In this example, the content provider 108 provides to the software developer a document 111 that represents enhanced content. The content provider typically has particular expertise in some area, and provides enhanced content to the software developer in that area. In one particular example, the content provider may have particular expertise in the legal industry, and may provide to the software developer legal forms or templates. Similarly, the content provider may have particular expertise in the real estate industry, and may provide to the software developer real estate forms, or the like. In this example, the document 111 represents the enhanced content that the content provider 108 provides to the software developer. Although referred to here as a “document,” the content being provided may take many different forms, such as clipart, textual help information, and the like. For the purpose of this application, the term “document” means any digital file or compilation of data that includes content that may be served from a Web site.

The developer site 150 is a location available over the Internet 112 to other computing systems to access certain information made available by the software developer. For instance, the software developer makes available enhanced content for the software application 104 from the content server 180. As mentioned above, the content may take the form of templates or other forms that may be used by the software application 104 but which were not installed with the software application 104 originally. The content server 180 in this example may be accessible by general users of the Internet 112, such as the client computing system 102. In addition, a user of the software application 104 on the client computing system 102 may access the content on the content server 180 through the ordinary use of the software application 104.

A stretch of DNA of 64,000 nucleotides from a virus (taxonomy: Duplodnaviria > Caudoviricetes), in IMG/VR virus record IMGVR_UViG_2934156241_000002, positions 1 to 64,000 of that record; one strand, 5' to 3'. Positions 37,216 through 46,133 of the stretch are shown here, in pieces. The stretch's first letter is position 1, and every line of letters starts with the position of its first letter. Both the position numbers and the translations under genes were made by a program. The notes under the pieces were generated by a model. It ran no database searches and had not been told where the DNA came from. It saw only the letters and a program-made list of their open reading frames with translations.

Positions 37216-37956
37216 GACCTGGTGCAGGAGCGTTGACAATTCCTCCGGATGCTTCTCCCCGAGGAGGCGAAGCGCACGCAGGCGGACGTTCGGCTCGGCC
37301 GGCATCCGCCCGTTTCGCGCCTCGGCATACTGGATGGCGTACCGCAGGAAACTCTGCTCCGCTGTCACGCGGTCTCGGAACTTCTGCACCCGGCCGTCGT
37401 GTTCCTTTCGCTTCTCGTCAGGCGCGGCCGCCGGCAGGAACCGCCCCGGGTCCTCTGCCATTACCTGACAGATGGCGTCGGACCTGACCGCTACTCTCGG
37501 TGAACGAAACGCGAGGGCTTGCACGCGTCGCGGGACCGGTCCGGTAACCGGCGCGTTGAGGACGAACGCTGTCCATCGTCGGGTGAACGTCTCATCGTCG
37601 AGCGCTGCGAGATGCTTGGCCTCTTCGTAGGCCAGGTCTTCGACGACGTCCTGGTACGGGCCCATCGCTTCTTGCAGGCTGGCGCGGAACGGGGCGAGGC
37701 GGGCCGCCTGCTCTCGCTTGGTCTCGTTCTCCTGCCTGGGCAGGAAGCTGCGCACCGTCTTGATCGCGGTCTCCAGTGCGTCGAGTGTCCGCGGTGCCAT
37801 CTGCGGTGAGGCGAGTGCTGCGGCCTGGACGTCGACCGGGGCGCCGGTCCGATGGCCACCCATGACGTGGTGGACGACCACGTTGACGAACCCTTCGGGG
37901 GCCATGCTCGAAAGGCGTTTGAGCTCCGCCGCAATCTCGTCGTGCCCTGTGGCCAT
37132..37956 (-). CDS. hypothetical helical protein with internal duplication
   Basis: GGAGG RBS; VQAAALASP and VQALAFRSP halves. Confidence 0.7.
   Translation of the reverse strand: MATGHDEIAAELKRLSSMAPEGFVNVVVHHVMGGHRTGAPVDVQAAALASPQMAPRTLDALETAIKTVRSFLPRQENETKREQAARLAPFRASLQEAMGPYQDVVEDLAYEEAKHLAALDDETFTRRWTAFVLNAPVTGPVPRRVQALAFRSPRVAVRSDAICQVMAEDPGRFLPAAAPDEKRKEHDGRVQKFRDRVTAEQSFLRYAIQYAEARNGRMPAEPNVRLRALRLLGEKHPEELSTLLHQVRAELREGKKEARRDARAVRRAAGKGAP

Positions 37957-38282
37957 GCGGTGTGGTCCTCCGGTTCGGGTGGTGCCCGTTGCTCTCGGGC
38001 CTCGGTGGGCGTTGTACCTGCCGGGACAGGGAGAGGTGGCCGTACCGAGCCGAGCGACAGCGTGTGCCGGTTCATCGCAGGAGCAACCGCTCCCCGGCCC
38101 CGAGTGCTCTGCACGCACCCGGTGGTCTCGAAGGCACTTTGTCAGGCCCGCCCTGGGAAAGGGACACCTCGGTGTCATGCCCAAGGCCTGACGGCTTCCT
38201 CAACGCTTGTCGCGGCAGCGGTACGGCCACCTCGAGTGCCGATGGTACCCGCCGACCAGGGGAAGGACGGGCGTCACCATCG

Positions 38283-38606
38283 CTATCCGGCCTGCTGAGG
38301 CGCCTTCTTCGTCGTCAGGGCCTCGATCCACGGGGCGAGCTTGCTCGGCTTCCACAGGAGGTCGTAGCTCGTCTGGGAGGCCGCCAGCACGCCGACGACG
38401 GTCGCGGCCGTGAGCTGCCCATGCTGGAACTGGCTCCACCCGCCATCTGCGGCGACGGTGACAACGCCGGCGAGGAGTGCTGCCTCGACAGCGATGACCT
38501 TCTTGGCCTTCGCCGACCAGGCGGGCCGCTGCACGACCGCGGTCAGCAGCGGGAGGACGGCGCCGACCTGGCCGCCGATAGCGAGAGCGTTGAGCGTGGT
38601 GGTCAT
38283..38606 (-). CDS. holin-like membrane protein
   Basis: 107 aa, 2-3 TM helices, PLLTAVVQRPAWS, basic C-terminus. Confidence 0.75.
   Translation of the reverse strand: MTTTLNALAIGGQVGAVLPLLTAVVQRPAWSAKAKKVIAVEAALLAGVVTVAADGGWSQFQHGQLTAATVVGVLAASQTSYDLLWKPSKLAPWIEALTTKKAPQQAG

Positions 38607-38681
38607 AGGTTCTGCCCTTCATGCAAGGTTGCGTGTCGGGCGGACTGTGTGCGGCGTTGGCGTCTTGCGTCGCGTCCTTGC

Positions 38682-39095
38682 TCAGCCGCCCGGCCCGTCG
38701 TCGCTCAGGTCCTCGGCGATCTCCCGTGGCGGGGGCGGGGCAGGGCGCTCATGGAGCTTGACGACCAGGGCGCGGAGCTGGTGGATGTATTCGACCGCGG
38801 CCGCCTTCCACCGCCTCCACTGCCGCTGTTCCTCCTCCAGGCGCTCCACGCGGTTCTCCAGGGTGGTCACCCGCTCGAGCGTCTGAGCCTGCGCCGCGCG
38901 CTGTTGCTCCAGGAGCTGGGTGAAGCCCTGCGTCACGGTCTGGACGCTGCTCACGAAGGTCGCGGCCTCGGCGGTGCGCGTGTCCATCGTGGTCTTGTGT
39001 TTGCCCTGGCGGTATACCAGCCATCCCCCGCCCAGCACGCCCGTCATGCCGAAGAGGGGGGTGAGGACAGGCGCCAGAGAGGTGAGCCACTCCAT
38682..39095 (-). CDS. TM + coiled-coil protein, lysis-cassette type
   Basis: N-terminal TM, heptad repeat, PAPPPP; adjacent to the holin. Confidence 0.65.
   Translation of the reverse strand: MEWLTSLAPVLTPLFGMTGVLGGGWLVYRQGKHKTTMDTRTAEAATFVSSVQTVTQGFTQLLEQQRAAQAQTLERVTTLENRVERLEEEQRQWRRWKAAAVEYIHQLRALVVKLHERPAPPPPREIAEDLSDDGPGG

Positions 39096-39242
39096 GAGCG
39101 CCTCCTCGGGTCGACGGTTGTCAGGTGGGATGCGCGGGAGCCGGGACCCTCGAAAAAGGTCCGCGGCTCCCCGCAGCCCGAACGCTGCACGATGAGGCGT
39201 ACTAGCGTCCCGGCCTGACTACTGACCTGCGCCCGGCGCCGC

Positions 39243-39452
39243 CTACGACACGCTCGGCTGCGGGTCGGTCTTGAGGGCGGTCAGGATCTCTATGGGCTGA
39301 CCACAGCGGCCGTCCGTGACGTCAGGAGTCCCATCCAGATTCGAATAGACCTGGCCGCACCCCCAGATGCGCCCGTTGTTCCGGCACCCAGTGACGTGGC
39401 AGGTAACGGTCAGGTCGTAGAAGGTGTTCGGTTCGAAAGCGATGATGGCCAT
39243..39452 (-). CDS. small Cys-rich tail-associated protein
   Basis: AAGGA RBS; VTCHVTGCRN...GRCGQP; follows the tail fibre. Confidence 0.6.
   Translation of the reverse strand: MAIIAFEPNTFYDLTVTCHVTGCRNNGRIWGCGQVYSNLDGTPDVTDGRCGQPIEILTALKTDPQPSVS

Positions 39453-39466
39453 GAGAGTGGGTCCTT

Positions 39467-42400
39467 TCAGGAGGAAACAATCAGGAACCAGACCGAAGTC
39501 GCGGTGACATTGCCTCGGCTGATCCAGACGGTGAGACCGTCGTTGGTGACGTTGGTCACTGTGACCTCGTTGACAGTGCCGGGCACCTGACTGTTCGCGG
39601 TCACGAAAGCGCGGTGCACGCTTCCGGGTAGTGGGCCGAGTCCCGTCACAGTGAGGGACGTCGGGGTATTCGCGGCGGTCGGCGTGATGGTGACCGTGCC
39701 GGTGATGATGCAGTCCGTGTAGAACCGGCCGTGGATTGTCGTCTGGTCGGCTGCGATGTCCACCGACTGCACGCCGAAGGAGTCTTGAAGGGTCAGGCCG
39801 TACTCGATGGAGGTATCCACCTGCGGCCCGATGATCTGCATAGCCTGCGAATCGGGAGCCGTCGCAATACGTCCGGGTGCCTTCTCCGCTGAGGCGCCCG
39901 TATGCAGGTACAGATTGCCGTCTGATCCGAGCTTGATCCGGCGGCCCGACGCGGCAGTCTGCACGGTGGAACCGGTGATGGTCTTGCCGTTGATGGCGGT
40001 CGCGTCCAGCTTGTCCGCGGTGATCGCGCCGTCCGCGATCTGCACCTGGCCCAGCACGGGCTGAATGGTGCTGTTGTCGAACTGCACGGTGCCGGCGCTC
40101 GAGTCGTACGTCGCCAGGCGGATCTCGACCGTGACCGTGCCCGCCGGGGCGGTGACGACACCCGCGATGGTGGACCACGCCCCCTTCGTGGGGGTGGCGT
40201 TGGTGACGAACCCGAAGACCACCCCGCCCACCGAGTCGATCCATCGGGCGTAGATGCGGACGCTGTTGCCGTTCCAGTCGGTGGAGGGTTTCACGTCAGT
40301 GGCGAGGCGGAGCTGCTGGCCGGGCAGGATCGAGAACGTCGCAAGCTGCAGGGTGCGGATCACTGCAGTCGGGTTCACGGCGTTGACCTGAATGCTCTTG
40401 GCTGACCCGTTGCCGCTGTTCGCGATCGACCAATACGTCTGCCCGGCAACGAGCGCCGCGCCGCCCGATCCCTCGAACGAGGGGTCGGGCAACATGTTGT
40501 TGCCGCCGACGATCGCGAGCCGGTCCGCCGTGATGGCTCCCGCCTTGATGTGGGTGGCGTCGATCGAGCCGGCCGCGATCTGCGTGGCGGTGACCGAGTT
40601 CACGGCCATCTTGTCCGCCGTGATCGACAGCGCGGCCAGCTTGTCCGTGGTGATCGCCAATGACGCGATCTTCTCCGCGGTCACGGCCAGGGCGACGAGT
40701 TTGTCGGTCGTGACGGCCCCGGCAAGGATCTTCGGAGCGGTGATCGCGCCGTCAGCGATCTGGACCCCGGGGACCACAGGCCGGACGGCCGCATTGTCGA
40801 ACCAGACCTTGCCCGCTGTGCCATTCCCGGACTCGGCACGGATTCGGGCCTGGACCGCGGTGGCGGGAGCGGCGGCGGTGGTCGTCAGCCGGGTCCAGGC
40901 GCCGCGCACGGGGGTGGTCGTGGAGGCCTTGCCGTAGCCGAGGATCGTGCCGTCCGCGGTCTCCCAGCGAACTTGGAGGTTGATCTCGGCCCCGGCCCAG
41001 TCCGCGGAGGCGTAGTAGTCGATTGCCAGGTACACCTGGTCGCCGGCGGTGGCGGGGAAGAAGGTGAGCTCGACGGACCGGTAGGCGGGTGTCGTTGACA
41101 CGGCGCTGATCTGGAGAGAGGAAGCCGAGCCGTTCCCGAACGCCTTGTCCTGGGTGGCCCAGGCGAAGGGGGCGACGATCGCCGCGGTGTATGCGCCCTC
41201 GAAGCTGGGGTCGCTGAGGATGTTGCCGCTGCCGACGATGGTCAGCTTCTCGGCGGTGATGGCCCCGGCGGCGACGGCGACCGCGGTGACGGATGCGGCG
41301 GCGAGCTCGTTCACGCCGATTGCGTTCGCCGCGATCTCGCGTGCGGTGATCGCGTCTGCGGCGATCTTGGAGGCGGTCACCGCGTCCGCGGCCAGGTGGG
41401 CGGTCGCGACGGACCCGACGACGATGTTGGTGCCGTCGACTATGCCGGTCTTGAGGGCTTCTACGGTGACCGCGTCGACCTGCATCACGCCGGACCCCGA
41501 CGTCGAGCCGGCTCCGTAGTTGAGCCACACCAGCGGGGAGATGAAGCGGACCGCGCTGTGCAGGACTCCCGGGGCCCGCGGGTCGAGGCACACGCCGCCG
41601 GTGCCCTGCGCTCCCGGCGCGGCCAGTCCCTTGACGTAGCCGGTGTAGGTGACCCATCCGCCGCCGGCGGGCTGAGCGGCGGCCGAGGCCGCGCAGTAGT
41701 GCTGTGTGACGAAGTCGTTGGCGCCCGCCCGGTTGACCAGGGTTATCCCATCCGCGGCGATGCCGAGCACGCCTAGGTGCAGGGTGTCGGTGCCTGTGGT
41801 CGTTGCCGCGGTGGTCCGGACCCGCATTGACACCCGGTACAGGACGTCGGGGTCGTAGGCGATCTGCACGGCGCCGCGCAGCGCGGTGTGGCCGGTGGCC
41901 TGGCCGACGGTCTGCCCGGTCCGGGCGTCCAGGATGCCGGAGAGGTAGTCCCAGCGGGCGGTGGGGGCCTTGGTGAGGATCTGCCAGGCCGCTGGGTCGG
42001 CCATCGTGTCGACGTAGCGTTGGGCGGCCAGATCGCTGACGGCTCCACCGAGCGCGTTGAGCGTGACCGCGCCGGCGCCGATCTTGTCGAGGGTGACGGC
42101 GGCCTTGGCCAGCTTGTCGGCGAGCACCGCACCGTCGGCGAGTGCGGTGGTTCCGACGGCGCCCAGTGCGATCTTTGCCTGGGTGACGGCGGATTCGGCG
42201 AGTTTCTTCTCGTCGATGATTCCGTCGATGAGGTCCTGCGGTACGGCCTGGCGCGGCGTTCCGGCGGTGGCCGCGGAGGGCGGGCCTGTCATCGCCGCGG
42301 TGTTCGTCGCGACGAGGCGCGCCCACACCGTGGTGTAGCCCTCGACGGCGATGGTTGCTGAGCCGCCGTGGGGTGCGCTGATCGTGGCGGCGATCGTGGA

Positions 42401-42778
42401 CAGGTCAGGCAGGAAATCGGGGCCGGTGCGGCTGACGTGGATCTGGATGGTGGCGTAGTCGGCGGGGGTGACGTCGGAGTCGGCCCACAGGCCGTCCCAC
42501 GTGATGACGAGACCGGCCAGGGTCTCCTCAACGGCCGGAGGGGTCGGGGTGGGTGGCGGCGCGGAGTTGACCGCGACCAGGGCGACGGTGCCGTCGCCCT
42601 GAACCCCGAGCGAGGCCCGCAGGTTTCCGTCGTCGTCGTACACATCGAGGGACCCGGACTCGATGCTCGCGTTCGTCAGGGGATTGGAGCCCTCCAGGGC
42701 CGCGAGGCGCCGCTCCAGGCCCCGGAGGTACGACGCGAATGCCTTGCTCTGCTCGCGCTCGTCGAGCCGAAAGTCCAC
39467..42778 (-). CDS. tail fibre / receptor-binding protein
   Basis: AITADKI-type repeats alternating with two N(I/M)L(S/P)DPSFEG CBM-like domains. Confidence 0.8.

The developer site 150 also includes a web portal 152 that several content providers, such as content provider 108, may use to submit documents to the software developer for inclusion on the content server 180. Unlike the content server 180, the web portal 152 is accessible over the Internet 112 by select users, perhaps using an authentication or login mechanism. The web portal 152 may be used to make available development information about the software application to the content providers. For instance, the software developer may make available a software development kit (“SDK”) for download from the web portal 152, and a frequently asked questions area that answers many development-related questions. In addition, the web portal 152 may provide an upload mechanism that allows the content provider 108 to upload content to the developer site 150.